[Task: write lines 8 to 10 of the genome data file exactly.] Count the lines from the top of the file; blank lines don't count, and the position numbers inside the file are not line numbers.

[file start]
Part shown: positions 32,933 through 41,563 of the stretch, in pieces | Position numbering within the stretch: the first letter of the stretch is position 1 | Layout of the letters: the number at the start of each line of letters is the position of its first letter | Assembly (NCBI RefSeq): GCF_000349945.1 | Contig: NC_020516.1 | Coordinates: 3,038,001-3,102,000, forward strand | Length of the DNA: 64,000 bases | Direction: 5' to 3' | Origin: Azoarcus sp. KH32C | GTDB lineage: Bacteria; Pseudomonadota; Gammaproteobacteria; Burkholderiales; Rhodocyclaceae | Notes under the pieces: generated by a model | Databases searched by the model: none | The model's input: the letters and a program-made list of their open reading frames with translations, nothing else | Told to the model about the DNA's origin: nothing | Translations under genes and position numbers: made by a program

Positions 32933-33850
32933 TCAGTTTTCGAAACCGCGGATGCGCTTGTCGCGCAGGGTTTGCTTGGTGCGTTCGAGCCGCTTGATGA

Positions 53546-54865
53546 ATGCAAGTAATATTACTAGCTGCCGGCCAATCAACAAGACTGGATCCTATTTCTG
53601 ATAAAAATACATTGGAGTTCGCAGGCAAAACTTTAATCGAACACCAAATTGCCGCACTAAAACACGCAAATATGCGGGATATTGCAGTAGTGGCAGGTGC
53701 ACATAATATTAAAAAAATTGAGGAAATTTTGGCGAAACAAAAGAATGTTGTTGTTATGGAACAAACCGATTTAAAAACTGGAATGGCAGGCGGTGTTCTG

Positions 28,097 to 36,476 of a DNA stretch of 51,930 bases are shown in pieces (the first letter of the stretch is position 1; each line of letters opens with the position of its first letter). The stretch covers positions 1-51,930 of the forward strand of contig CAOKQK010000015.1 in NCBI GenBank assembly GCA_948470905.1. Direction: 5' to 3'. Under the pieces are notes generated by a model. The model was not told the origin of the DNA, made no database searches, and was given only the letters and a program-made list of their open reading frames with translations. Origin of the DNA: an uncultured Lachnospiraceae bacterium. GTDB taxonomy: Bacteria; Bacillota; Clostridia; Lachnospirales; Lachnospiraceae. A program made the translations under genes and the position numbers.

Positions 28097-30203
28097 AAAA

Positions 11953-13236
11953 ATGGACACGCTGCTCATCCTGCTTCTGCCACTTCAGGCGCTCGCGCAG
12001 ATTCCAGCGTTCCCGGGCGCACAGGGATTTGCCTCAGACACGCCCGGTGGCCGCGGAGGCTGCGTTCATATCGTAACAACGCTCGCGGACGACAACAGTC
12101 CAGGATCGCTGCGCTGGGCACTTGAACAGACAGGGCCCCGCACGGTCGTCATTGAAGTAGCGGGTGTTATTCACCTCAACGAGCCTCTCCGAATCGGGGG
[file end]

Positions 28,097 to 36,476 of a DNA stretch of 51,930 bases are shown in pieces (the first letter of the stretch is position 1; each line of letters opens with the position of its first letter). The stretch covers positions 1-51,930 of the forward strand of contig CAOKQK010000015.1 in NCBI GenBank assembly GCA_948470905.1. Direction: 5' to 3'. Under the pieces are notes generated by a model. The model was not told the origin of the DNA, made no database searches, and was given only the letters and a program-made list of their open reading frames with translations. Origin of the DNA: an uncultured Lachnospiraceae bacterium. GTDB taxonomy: Bacteria; Bacillota; Clostridia; Lachnospirales; Lachnospiraceae. A program made the translations under genes and the position numbers.

Positions 28097-30203
28097 AAAA